SM: And also the class system here, you know, people go on about it and all that, but it is in effect big-time still.

T: It is big-time. See, in America you've got money, that wipes out all class systems for me. And I'd rather have it like that, to be honest with you, in some ways. And it's like here, I know this is mad, I was in a place yesterday, and when I first went in, you know, there was only three black guys in there, and it's not even a racial thing but it's a class thing. If I'd been with three black guys and three white guys it'd be the same thing. And I just noticed no-one was interested in us at all. I don't mean... you go out and you look at people... I'm not saying socialise but kind of getting more spiritual. I could see these people walking towards us and kind of looking at us like... But then people found out who I was.

SM: Well, this happens to me very often. In certain areas it becomes like that, yeah. But tell me about... I'm interested in how people see you. I mean, you're a black guy...

T: Yeah. But it's funny, I've only ever felt I was a black guy since I've been in the music industry. Before I entered this industry... Because I grew up with a very mixed-race society in a mixed-race family. But when I entered this industry, I realised I was black for the first time ever - it was ridiculous, but I realised what racism was.

SM: You mean at school, you didn't realise what racism was?

T: Oh, only stupid things like someone might call you a name and you'd have to fight them or something.

SM: What, teachers, the system, stuff like that?

T: No, it was very strange. I mean, I come from a place called Norwest and very old-fashioned things like this part of Bristol was so old-fashioned, so it was like everyone was in the shit, and because you were so in the shit... everyone was busy because they didn't have no money. And if you got all of Norwest, and there wasn't a rich part. So everyone was poorer, and these guys would just go out drinking and fighting. And it didn't matter who it was with, and it was really weird because like it was crazy, because I grew up in a white community, there was only about five black families, and I didn't really experience any racism. I know this sounds ridiculous, but I didn't experience any racism. But then when I got into the music industry, that was a different thing, because it was white people telling me it existed. But, you know, I remember on Maxinquaye thinking like these bands in the charts now, I was saying to Julian Palmer - he'd say 'these bands sound like you', and I'd say 'Julian, if these bands sound like me, how come I get into the charts but I don't get radio play?' And he'd go 'It's because you're black, Tricky'. I say 'What are you talking about?' He goes: 'Cause you're black. Massive Attack, it helps because they've got a front boy who's white. And stuff like that, Portishead, they're white.'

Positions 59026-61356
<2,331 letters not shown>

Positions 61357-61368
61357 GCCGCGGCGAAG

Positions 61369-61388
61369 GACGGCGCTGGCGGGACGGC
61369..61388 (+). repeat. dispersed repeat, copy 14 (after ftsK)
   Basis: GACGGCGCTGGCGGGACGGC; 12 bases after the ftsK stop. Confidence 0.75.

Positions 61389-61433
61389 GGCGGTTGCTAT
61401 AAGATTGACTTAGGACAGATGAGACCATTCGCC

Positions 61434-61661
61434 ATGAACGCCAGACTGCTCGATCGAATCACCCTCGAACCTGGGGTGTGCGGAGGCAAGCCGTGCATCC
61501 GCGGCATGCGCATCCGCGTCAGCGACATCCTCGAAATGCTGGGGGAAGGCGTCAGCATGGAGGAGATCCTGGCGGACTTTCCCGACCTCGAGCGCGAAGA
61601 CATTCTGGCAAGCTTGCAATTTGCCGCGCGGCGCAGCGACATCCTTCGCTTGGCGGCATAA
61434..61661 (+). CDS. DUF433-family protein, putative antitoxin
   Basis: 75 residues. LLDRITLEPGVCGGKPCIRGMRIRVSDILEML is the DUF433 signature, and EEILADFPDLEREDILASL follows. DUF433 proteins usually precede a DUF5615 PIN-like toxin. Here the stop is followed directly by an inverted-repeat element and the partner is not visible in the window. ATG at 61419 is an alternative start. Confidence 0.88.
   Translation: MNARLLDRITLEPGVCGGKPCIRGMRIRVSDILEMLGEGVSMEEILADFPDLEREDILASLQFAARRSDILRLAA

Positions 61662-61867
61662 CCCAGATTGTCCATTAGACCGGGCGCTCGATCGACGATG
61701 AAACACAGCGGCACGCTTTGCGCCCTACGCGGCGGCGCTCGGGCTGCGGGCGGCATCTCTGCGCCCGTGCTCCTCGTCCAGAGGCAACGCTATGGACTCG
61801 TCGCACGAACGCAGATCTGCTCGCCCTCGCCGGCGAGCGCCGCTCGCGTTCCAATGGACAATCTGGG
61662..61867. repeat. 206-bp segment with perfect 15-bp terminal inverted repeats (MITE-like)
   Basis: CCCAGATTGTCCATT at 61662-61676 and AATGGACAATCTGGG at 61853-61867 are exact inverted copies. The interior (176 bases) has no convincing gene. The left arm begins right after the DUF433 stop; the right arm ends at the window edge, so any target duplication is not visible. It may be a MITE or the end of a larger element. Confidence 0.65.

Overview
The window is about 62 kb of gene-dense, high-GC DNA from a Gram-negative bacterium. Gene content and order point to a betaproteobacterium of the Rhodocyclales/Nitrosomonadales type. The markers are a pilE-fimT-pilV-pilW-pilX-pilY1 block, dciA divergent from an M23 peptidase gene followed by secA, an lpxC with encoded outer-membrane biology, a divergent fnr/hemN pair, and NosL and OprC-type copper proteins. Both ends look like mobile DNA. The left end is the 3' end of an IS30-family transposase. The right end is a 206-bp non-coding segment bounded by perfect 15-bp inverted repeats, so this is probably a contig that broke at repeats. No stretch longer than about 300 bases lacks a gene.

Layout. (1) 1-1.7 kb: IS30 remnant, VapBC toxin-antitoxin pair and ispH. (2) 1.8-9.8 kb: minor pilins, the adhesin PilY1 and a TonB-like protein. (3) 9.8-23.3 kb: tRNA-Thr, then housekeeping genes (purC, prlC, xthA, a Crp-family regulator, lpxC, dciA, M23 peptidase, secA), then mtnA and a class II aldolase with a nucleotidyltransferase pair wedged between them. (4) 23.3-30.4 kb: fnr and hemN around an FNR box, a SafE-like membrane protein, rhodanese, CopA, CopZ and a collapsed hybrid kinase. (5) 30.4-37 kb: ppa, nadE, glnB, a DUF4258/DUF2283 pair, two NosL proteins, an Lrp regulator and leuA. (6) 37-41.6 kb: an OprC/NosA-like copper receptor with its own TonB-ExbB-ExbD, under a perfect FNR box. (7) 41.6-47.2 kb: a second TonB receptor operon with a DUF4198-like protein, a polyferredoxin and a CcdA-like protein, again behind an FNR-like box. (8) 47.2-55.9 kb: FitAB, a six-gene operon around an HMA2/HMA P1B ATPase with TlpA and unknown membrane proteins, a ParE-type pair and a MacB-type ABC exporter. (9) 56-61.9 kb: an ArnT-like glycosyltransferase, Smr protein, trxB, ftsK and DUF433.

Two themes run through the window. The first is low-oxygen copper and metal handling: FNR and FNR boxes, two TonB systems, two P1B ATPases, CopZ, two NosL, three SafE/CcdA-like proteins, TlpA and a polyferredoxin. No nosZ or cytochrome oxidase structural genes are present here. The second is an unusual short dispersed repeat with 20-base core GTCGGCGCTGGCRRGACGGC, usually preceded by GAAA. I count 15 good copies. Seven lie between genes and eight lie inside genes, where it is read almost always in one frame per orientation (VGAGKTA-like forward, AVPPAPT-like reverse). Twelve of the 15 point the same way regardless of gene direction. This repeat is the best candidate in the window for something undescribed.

SM: Listen, it's like when Hendrix did it all... the whole black band, what was it called, that band? I can't remember. People were trying to put him away, saying 'You've got to have your white drummer and your white bass guitar'. When Hendrix went black, it was fine, because he was so powerful, popular, avant-garde and all black. So therefore in that situation it becomes a fear, there's a real fear of that - I don't know why that is.

T: Yes, it's really weird - I've only just started selling to black people.

SM: So you think being in America, you think that helped?

T: Definitely. Because there's a stronger black community there. The community there has got respect, the black community has money.

SM: But do you think your music changed when you went to the States?

T: I think it's definitely changed, but not because of... just because it's a different environment. So I don't think there's a change... I've got a new song that sounds a little bit Hispanic and I mean, I've been hanging out with Hispanic kids, black kids, Asians, it's like being a kid again. I grew up... I remember I must have been like fourteen, and in my little firm of friends there were like Asians, we had two Greek boys, there was an Italian boy who went to a Catholic school, you had Pakistanis, black, a couple of kids half-caste, so it's like it is now, I see kids of all colours and races...

SM: That's the beautiful thing about America, New York, at least for me, because you know I can speak to this girl and her mother's from Ireland and her father's from Venezuela, and you know, this guy comes from Russia, these mixes, and it's just wonderful.

T: It breaks down racism.

SM: And also you learn more, you learn more about each other, certain cultures and situations, in a very kind of round way.

T: That's the future of society, that's the future of England, that's how England's going to have to be.

SM: It'll have to be. I mean, London maybe. It's weird how resistant...

T: The main cities kind of do that - all these different people are coming to the big cities and in the smaller towns it doesn't happen so much. But I think London's going to have to, it's going to go that way...

SM: Has to.

T: ...because people are mixing race. And it's like wild, it's like in Newark, round a corner of Newark there's a black community and an Indian section, and in a place called West Orange y'got Indians and black people living side by side like it's nothing.

SM: Don't people want you back here? People in general, do they want you back?

T: I felt like that one time, and now sometimes I feel like I've been forgotten about almost. That's why I was really complimented about this.

SM: Really?